A partial archive of discourse.wicg.io as of Saturday February 24, 2024.

Location.canonical proposal


I think there’s a useful but missing piece of window.location which is the page’s canonical URL.

Currently you have to get the <link rel="canonical" /> element if it exists for something which seems like it should be available with other location related properties. It also ignores that canonical can be sent with the HTTP headers.

It’s not a massive change but I think a small quality of life improvement that would also be relatively easy to polyfill.


Can you provide more information about the use case? What would the page do with this information? (I understand the use case for link rel=canonical … but not so much the use case for the API you are proposing)


It was more noticed as an apparent gap in the existing API rather than something that came from personal need on a project. Arguably any usecase could also work by getting the <link rel="canonical"> tag however location.canonical is a clearer alternative to document.querySelector("link[rel='canonical']").href and is shorter and cleaner once you take into account null checking on the link element before accessing href.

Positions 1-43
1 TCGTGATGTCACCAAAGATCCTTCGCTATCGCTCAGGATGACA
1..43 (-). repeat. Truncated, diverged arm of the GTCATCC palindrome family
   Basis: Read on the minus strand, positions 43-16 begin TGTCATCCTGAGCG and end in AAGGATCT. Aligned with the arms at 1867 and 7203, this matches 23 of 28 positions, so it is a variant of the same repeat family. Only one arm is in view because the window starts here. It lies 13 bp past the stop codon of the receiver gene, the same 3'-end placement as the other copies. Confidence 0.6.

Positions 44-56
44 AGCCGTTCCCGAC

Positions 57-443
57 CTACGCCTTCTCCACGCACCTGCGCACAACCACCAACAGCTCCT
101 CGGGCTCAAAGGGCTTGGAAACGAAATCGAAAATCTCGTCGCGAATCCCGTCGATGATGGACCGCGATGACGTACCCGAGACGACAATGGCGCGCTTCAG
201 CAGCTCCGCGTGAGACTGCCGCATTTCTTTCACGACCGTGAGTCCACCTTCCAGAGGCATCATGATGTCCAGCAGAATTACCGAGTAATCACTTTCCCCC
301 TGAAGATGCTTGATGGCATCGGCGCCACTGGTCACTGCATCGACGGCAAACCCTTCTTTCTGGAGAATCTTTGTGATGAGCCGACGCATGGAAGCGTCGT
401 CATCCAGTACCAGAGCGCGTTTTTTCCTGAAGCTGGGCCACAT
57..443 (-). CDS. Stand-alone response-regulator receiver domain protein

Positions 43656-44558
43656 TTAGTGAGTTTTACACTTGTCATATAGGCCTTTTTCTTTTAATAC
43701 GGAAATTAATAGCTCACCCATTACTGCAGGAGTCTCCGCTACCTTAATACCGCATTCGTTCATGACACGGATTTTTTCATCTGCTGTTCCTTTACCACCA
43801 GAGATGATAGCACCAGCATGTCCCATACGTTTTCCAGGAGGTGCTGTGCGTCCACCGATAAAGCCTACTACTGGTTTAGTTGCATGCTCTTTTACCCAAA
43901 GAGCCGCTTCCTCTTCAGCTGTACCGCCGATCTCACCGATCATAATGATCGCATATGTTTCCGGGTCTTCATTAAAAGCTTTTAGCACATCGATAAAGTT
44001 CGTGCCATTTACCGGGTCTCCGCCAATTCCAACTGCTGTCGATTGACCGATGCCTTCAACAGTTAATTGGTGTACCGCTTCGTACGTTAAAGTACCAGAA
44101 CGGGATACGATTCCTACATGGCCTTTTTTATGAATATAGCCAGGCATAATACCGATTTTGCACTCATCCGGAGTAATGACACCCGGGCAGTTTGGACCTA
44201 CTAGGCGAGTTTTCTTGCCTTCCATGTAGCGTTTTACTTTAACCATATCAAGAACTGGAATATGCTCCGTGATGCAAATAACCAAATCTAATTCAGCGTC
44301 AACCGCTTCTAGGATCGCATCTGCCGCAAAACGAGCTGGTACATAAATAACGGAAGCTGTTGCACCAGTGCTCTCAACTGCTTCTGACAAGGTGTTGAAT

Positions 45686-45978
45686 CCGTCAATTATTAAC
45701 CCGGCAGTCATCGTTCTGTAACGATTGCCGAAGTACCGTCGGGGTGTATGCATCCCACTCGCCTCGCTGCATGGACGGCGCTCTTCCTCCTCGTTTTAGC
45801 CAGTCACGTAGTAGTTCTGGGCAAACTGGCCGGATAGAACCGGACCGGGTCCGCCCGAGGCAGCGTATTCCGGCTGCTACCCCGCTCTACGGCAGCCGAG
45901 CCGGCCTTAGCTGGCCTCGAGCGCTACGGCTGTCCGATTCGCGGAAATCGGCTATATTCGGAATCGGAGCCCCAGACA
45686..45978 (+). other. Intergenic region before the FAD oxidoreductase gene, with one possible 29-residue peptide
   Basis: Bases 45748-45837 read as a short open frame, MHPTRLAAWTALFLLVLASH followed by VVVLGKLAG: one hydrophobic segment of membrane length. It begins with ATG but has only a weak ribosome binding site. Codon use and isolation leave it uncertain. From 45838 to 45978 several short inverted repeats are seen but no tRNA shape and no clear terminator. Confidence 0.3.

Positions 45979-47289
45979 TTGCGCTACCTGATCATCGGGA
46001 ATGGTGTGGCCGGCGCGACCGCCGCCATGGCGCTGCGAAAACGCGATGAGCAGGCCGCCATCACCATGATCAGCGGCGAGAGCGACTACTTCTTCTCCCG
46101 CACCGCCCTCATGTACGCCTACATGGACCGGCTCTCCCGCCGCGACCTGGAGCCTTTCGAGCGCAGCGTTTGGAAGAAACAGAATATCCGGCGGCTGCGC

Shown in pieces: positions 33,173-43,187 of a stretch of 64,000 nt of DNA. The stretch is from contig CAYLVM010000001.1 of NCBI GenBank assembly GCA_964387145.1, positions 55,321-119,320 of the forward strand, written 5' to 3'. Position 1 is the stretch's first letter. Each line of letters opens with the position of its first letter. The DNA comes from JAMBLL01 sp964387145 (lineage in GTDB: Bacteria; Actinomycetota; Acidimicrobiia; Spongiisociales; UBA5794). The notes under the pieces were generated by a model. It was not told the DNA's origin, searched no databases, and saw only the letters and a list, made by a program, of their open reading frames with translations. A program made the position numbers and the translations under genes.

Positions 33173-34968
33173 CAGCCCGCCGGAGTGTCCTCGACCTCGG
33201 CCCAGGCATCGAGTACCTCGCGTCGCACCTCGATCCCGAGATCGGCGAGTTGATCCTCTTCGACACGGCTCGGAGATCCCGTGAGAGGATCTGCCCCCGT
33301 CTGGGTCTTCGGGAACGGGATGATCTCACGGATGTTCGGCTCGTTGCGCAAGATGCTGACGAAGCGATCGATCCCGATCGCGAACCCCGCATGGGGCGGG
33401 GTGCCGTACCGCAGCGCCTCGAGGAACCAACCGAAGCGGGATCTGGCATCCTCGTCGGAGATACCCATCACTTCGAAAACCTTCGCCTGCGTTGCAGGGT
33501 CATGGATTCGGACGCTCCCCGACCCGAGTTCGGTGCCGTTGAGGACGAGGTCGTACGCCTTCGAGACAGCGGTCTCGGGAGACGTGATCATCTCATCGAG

As mentioned an API like this could also take into account a canonical HTTP header which is not taken into account by the link element.

Some example usecases would be:

An analytics script. Just as canonical URLs are helpful in terms on SEO by not splitting pagerank on duplicate pages they would be as helpful in not splitting results in analytics reports, as well as tracking down referrals that may link in to non-canonical versions of a URL.

Sharing scripts (particularly with web share on the way) could easily be set to share the canonical version of a page rather than the current page (as opposed to eg AMP or mobile versions of a page).

User scripts or extensions to automatically break out of AMP or mobile pages from links could easily discover and reload the page at the canonical URL.


@marcosc are the provided use cases helpful or relevant? Being such a simple feature I wouldn’t mind doing some work writing it up spec-wise but obviously wouldn’t bother if it was a non-starter.


So, I think there is a more generalized problem of giving scripts access to HTTP header information that is not exposed to the page itself via any API (without doing a fetch(window.location.href, {method: "HEAD"})).

That could cover this use case, along with a bunch of other use cases… so maybe,


Would cover all the use cases.